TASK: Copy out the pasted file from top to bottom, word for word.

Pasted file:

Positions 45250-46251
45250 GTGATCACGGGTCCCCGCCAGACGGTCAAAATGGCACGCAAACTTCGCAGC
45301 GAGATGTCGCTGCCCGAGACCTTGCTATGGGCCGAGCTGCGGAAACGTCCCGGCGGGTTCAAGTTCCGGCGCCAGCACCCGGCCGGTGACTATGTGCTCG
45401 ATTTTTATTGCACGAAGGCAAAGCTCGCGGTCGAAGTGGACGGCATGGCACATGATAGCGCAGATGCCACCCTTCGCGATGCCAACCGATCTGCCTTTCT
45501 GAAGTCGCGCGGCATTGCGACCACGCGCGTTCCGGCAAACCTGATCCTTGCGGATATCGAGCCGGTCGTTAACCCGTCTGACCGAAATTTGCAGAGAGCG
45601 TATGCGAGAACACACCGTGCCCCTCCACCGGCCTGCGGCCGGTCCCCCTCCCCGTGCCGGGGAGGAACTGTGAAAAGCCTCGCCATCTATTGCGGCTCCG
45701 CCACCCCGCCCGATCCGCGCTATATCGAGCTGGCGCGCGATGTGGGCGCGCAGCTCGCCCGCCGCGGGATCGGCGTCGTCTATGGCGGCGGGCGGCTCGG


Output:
Positions 45250-46251
45250 GTGATCACGGGTCCCCGCCAGACGGTCAAAATGGCACGCAAACTTCGCAGC
45301 GAGATGTCGCTGCCCGAGACCTTGCTATGGGCCGAGCTGCGGAAACGTCCCGGCGGGTTCAAGTTCCGGCGCCAGCACCCGGCCGGTGACTATGTGCTCG
45401 ATTTTTATTGCACGAAGGCAAAGCTCGCGGTCGAAGTGGACGGCATGGCACATGATAGCGCAGATGCCACCCTTCGCGATGCCAACCGATCTGCCTTTCT
45501 GAAGTCGCGCGGCATTGCGACCACGCGCGTTCCGGCAAACCTGATCCTTGCGGATATCGAGCCGGTCGTTAACCCGTCTGACCGAAATTTGCAGAGAGCG
45601 TATGCGAGAACACACCGTGCCCCTCCACCGGCCTGCGGCCGGTCCCCCTCCCCGTGCCGGGGAGGAACTGTGAAAAGCCTCGCCATCTATTGCGGCTCCG
45701 CCACCCCGCCCGATCCGCGCTATATCGAGCTGGCGCGCGATGTGGGCGCGCAGCTCGCCCGCCGCGGGATCGGCGTCGTCTATGGCGGCGGGCGGCTCGG